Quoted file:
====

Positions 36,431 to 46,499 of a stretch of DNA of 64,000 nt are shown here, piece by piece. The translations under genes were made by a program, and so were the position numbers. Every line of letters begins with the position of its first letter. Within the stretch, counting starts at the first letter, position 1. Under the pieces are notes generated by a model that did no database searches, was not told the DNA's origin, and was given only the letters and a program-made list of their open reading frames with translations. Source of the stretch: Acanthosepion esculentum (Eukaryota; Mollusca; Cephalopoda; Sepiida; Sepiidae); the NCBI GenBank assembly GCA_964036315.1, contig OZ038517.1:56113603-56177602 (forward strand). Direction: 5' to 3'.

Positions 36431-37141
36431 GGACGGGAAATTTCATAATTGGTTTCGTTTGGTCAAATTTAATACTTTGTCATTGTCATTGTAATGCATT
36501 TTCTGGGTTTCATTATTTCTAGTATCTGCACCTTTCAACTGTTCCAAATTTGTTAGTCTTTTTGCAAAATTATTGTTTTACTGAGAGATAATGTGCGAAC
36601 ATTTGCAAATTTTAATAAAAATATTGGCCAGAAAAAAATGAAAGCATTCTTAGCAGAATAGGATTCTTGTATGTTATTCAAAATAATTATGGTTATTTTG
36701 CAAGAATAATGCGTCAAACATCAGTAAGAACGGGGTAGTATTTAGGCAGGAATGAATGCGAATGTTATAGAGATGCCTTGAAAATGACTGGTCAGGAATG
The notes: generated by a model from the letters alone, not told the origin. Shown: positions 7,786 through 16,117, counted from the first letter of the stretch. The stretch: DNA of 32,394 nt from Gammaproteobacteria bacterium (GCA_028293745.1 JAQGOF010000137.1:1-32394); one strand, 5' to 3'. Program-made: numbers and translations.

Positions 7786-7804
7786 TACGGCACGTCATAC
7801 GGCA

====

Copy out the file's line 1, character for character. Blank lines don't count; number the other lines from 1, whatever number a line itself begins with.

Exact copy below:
Positions 36,431 to 46,499 of a stretch of DNA of 64,000 nt are shown here, piece by piece. The translations under genes were made by a program, and so were the position numbers. Every line of letters begins with the position of its first letter. Within the stretch, counting starts at the first letter, position 1. Under the pieces are notes generated by a model that did no database searches, was not told the DNA's origin, and was given only the letters and a program-made list of their open reading frames with translations. Source of the stretch: Acanthosepion esculentum (Eukaryota; Mollusca; Cephalopoda; Sepiida; Sepiidae); the NCBI GenBank assembly GCA_964036315.1, contig OZ038517.1:56113603-56177602 (forward strand). Direction: 5' to 3'.